Instead of idolizing movie stars (people whose job is pretending to be someone they’re not) athletes (people who play games for a living), and singers (people who sing songs), society ought to idolize those who have accomplished something. You may not know the name Victor Vescovo, but the man is an absolute legend. After climbing the highest peak on each of the seven continents, and skiing the Last Degree of Latitude at both the North and South Poles, he then dived to the deepest point in each of the five world’s oceans. He’s the first person to have visited the three deepest points in the ocean (the Horizon, Sirena, and Challenger Deeps), the latter of which he visited eight times. Meanwhile, we’re on our third attempt at Rosetta Stone Spanish.
Mr. Vescovo probably came away from his experience with a profound appreciation for the power of the oceans that cover 71% of our planet. It’s that same ocean which may provide renewable energy to power our televisions so we can all watch movies, sports, and concerts.
What is Ocean Energy?
The International Energy Agency (IEA) works with governments and industry participants to “shape a secure and sustainable energy future for all.” One of the collaboration programs formed by the IEA is called Ocean Energy Systems (OES). Founded in 2001, the industry body has 24 member countries across the globe, most of them being developed markets. OES covers all forms of energy generation in which seawater produces power through its physical and chemical properties. Their vision is to accelerate the viability, uptake and acceptance of ocean energy systems in an environmentally acceptable manner.
There are four different types of ocean energy we can harness according to OES:
- Tidal & currents: Energy from tides is harnessed by building various forms of dams across an estuary. Kinetic energy from tidal currents can be harnessed using different modular technologies.
- Waves: Kinetic and potential energy from ocean waves can be harnessed using different modular technologies.
- Ocean thermal energy: Thermal energy, due to the temperature difference between the sea surface and deepwater, can be harnessed using an ocean thermal energy conversion processes.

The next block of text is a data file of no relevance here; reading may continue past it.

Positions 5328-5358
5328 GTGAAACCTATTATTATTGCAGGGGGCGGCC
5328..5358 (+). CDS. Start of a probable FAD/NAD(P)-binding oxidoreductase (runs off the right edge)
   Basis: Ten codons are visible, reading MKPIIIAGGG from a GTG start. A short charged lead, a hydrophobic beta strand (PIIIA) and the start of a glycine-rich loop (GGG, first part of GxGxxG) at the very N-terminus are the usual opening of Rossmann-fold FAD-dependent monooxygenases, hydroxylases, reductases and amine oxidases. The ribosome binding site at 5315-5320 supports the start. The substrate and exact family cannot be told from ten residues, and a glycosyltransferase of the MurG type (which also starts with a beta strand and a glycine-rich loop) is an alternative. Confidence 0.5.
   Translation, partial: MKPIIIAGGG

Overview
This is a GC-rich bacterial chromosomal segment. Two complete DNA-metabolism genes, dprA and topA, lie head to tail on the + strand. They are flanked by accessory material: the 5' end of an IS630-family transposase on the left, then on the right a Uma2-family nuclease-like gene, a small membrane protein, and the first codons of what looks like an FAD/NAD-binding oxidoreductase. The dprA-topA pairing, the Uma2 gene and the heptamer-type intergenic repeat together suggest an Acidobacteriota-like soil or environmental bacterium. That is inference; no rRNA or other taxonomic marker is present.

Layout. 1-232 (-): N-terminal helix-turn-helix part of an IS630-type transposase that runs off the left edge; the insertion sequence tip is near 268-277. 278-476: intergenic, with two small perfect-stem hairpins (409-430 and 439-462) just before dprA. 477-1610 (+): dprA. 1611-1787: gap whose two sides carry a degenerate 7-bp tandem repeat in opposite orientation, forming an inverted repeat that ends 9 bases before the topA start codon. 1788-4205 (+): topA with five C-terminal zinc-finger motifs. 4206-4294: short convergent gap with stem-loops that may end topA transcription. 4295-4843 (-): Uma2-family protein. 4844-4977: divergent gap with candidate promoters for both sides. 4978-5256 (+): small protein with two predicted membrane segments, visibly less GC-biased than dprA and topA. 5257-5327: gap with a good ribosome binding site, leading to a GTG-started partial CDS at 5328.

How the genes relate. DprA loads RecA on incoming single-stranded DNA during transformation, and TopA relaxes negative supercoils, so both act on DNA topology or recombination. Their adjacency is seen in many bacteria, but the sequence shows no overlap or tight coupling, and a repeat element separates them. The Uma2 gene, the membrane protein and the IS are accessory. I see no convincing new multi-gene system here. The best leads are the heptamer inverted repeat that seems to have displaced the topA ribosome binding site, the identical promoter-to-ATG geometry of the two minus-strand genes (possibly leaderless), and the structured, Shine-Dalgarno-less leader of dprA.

- Salinity gradient: At the mouth of rivers where fresh water mixes with salt water, energy associated with the salinity difference can be harnessed using a pressure-retarded reverse osmosis process.
OES provides a handy map of all ongoing ocean energy projects on its website. Looking at this global map we see there are sites and power stations across the globe, mostly focusing on wave and tidal energy. A lot of these are test sites, demonstration plants, or actual working plants that are not connected to the grid yet.
The Promise of Wave Energy
At the moment, wave energy is the most advanced method of extracting energy from the ocean, not to mention the only one with pure play stocks accessible to retail investors. And it does carry potential. According to the IEA, 2% of the world’s 800,000 kilometers of coastline exceeds a wave power density of 30 kilowatts per meter (kW/m). This carries an estimated global potential of about 500 gigawatts of electrical energy based on a conversion efficiency of 40%. In other words, by just utilizing 2% of our coastlines, we can generate 4,383 TWh of ocean power annually, enough to meet 16.4% of the world’s electricity needs.
The UK and US have said ocean energy could provide 20% and 15% of their electricity consumption respectively. In comparison, all renewable sources accounted for around 11% of the United States’ energy consumption in 2018. The only way that’s going to happen is if the technology can prove to be economically viable so that investors can get behind it.
The Economics of Wave Energy
Levelized Cost Of Energy (LCOE) is the cost to build and operate an energy generation device over its lifetime divided by the total power generated. More importantly, the calculation excludes subsidies or penalties, making it a key economic indicator to compare all energy sources.
The National Ocean Economics Program, a US-based think tank and data provider on the economics of ocean and coastal resources, estimates the LCOE of wave power to be about two to three times higher than that of offshore wind power.
One megawatt hour (MWh) of energy generated equals 1,000 kilowatt hour (kWH) so this means 1 MWh of wave energy costs between $320 and $630. If we compare these numbers to the annual LCOE estimates of Lazard Investment Bank we see that wave energy lags far behind other renewables like solar or wind energy which sit in the double digits.
Until wave energy can compete with the most expensive dirty energy, it’s not going to find many takers.
Investing in Wave Energy Stocks
Given wave energy generation is so new, it’s no surprise three are only three pure-play stocks available.
Ocean Power Technologies Stock (OPTT)
Listed on the NYSE, Ocean Power Technologies (OPTT) is a $113 million company that specializes in an autonomous (not grid connected) device called the PowerBuoy. Last year’s revenues only amounted to a paltry $1.7 million, and the company has accumulated a deficit of $220 million which is being financed by convertible debt that dilutes existing shareholders heavily. The company is going nowhere fast as it spends very little on R&D ($4.3 million in 2020) which is also shown in its dismal share price performance – from over $3,000 a share to $2.21 a share in 14 years. You do the math.